Conformity

Types of Conformity - Kelman (1958)

Compliance

  • Shallowest form of conformity
  • Public agreement with beliefs of a group; does not extent to private beliefs
  • Temporary change; caused only by the group's presence
  • Example: laughing at someone's jokes even if you do not find them funny

Identification

  • Change in public and private beliefs to fit in with a group
  • Temporary change; only while under the group's influence
  • Example: becoming vegetarian while in a group of vegetarians, but eating meat when they are not present

Internalisation

  • Deepest level of conformity
  • Permanent external change in behaviour to fit in with a group while also agreeing privately
  • Example: converting to a different religion
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Explanations for Conformity - Deutsch and Gerard (

Normative Social Influence (NSI)

  • A motivational force to be liked and accepted by a group
  • Tends to lead to compliance, so is only a temporary change
  • Example: smoking because your friends are smoking, not because you want to

Informational Social Influence (ISI)

  • A motivational force to look to others for guidance in order to be correct
  • Generally occurs in unfamiliar or ambiguous situations
  • Tends to lead to internalisation because the person is uncertain of what to believe, so they will adopt the viewpoint of those around them
  • Could have evolutionary basis - looking to others in new and potentially dangerous situations could have a survival value
  • Example: watching how someone else selects the correct cutlery to use in a fancy restaurant, then doing the same yourself
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ISI Experiment - Jenness (1932)

Aim: To investigate whether individual judgements of the number of beans in a jar would be influenced by group discussion.

Procedure: Participants made private individual guesses as to the number of beans in the jar. They discussed their estimates in groups and came up with a group estimate. They were then given the chance to change their private estimates.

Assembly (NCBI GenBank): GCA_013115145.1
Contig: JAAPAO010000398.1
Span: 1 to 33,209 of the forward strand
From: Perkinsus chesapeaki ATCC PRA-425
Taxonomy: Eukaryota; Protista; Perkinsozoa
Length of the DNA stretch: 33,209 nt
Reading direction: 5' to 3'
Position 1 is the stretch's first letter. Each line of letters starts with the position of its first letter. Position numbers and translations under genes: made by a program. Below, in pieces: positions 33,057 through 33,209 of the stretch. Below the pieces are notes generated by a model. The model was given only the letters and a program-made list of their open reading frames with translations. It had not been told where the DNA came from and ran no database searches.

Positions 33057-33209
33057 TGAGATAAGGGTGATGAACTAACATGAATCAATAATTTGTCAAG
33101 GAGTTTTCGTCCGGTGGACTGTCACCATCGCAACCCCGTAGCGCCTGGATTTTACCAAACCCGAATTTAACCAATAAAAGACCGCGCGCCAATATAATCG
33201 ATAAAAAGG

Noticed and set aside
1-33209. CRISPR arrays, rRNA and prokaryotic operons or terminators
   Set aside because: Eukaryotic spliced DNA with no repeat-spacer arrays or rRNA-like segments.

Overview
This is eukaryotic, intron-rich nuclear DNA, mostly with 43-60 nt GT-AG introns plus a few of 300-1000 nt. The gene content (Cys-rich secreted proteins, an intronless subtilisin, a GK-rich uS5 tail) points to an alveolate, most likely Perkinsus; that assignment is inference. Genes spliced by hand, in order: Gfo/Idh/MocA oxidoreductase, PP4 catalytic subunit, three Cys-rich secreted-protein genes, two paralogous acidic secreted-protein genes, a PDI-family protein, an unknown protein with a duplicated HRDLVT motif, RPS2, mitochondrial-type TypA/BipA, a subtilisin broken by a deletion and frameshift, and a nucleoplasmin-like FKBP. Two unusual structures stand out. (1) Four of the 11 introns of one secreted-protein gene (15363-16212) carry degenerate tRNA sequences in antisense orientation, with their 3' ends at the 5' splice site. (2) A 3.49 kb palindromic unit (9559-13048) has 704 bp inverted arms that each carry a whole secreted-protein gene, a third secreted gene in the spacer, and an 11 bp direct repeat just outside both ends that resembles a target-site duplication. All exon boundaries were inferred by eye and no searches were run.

Findings: Individuals' second guesses tended to converge towards the group estimate. The average change was greater among women.

Conclusion: The judgements of individuals are affected by majority opinions, especially in unfamiliar or ambiguous situations.

Evaluation:

  • Considered ethically sound, despite the slight deception as to the aims of the study, when compared to other social influence studies
  • Lacks mundane realism - it is an artificial lab experiment with little relevance to real life
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Social Pressure Experiment - Asch (1955)

Aim: To investigate the degree to which individuals would conform to a majority which was obvoiusly incorrect.

Procedure: One participant was placed in a group with 7-9 confederates. They had to decide which of 3 comparison lines was the same length as the 'stimulus' line on 18 trials, 12 of which were critical trials, where all the confederates gave identical wrong answers. The real participant answered last or second-to-last. They also had a control group of 36 participants who were tested individually on 20 trials.

Findings: Control group: 0.04% error rate. Critical trials: 32% conformity rate. 75% conformed to at least one answer, and 5% conformed on all 12 trials. Three reasons for conformity were given in post-experiment interviews- distortion of action, perception and judgement.

Conclusion: Judgements of individuals are affected by majority influence, even if it is clearly wrong. Most participants only agreed publicly, suggesting they were affected by normative social influence.

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Social Pressure Experiment - Asch (1955)

Evaluation:

  • Method became a paradigm for conducting conformity research
  • Uneconomical and time-consuming method- only one participant is tested at a time
  • Lacks mundane realism - artificial, unrealistic situation
  • Unethical - participants were deceived as to the aim of the experiment and some suffered psychological harm as they were under stress
  • As the overall conformity rate was 32%, this suggests the majority of people are actually not conformist, but independent